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Re: [Tinycc-devel] ASM Output?

From: Dave Dodge
Subject: Re: [Tinycc-devel] ASM Output?
Date: Wed, 17 Nov 2004 20:00:30 -0500
User-agent: Mutt/1.4.2i

On Thu, Nov 18, 2004 at 01:18:00AM +1100, Jeff Schultz wrote:
> P.S.  I assume it's a cut down test case, hence the unused extra entry
> in the table.

Actually it was a screwup in my attempt to quickly cut it down to a
small size.  I'd really meant to do "&" instead of "%".  The real code
uses a 256-element table.  It still demonstrated the problem on my
test system, but here's a better version anyway:

#include <stdio.h>
#include <stdint.h>

static inline uint8_t foo(uint8_t const x)
        static const uint8_t table[256] = {
                "0123456789abcdef" "0123456789abcdef" "0123456789abcdef"
                "0123456789abcdef" "0123456789abcdef" "0123456789abcdef"
                "0123456789abcdef" "0123456789abcdef" "0123456789abcdef"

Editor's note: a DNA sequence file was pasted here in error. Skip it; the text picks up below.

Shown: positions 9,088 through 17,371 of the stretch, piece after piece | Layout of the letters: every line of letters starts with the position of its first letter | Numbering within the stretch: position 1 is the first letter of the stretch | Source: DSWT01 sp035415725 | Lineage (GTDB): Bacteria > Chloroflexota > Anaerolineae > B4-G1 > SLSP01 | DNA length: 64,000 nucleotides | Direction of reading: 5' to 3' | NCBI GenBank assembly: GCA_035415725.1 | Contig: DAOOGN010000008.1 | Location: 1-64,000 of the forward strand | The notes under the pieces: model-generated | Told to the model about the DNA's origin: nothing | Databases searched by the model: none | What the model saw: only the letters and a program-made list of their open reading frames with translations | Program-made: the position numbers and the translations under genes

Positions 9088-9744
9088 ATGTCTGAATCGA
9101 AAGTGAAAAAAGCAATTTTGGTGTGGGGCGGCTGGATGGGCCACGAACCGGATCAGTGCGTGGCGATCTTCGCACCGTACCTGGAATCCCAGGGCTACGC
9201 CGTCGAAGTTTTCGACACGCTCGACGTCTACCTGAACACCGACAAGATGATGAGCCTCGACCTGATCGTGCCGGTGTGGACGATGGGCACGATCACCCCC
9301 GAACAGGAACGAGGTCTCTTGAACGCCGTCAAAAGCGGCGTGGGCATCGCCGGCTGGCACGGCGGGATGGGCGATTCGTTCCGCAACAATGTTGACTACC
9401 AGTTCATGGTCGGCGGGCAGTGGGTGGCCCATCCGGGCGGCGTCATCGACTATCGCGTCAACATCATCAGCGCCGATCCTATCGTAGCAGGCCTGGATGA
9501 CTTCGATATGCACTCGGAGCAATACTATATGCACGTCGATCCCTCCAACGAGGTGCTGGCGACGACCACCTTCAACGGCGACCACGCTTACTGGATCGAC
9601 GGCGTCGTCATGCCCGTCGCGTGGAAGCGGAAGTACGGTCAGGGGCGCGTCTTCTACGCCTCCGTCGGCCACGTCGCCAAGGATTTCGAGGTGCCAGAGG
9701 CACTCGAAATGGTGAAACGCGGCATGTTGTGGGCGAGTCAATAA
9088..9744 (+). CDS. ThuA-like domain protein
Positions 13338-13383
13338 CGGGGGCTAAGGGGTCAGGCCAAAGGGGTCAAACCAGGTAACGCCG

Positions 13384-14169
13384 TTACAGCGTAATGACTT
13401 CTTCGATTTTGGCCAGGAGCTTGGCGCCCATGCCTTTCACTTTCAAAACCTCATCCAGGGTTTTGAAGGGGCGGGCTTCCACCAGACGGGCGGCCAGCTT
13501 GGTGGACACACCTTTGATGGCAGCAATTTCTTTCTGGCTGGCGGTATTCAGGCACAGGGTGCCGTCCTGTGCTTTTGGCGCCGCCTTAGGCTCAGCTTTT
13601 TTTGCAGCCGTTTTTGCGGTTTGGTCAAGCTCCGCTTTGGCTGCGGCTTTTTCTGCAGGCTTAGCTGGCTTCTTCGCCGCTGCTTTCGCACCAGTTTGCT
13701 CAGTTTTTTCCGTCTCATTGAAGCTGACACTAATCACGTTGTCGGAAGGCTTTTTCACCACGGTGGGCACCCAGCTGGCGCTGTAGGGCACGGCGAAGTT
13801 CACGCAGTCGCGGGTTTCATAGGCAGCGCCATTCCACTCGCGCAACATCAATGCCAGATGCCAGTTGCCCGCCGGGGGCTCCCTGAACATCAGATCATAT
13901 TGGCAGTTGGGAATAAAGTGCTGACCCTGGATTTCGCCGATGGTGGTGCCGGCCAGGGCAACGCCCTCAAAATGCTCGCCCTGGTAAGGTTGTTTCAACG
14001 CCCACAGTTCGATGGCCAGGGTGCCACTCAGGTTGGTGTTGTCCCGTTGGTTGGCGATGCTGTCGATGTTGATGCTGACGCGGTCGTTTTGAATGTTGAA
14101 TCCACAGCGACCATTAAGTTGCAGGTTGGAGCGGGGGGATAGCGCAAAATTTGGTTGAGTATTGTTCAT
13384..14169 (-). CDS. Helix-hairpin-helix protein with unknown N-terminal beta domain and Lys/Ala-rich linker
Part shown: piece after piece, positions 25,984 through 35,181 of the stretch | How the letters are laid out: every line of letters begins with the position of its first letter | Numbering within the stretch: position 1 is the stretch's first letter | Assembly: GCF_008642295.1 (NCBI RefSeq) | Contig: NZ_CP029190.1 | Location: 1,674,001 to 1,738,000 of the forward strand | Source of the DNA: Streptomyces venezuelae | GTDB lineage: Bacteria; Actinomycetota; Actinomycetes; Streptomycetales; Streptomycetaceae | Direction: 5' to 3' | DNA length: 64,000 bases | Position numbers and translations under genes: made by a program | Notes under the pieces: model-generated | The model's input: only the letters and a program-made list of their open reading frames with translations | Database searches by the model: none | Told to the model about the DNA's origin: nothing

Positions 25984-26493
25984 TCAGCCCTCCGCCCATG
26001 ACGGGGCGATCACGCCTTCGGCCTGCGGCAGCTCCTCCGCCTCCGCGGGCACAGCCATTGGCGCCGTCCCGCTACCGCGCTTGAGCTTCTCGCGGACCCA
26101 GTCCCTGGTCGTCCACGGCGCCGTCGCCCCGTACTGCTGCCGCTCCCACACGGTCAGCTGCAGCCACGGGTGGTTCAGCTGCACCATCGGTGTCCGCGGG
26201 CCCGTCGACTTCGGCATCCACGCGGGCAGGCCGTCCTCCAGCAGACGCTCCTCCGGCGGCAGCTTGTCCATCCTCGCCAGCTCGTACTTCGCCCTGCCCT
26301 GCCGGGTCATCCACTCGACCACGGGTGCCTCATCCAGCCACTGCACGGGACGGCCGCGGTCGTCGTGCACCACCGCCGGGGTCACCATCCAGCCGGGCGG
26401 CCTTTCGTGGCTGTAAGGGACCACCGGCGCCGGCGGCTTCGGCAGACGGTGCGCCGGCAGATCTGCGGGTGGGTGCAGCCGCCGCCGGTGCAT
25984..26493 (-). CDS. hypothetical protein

"0123456789abcdef" "0123456789abcdef" "0123456789abcdef"
                "0123456789abcdef" "0123456789abcdef" "0123456789abcdef"

        return table[x];

int main(void)
        int ch;
        while((ch = getc(stdin)) != EOF)
        return 0;

> FWIW, I see gcc 3.3.2 -O3 on a K7 as 1.5 times faster than tcc 0.9.22
> on this program.

Given the above code and 32M of random data, using

  a.out < data > /dev/null"

When I run the tests on a Celeron, tcc and gcc are fairly close.  But
as these numbers show, there appears to be some sort of pathological
behavior with gcc's output and the P4.  Even if I tell gcc to tune the
code to the P4, it doesn't get any better:

P4 3.0GHz 512K cache kernel 2.4.20
gcc 3.4.3 -g -O3                8.145/8.100/0.050
gcc 3.2.2 (redhat) -g -O3       8.148/8.130/0.020
tcc 0.9.22 -g                   2.215/2.220/0.000

Celeron 2.4GHz 128K cache kernel 2.4.25
gcc 3.4.2 -g -O3                2.209/2.150/0.060
gcc 3.3.3 -g -O3                2.215/2.190/0.020
tcc 0.9.22 -g                   2.377/2.320/0.060

Looking at the assembly from gcc, nothing jumps out as an obvious
problem; but since my attempts to do things like speed up code with
SSE intrinsics always backfires horribly I probably don't really know
what to look for :-)

                                                  -Dave Dodge

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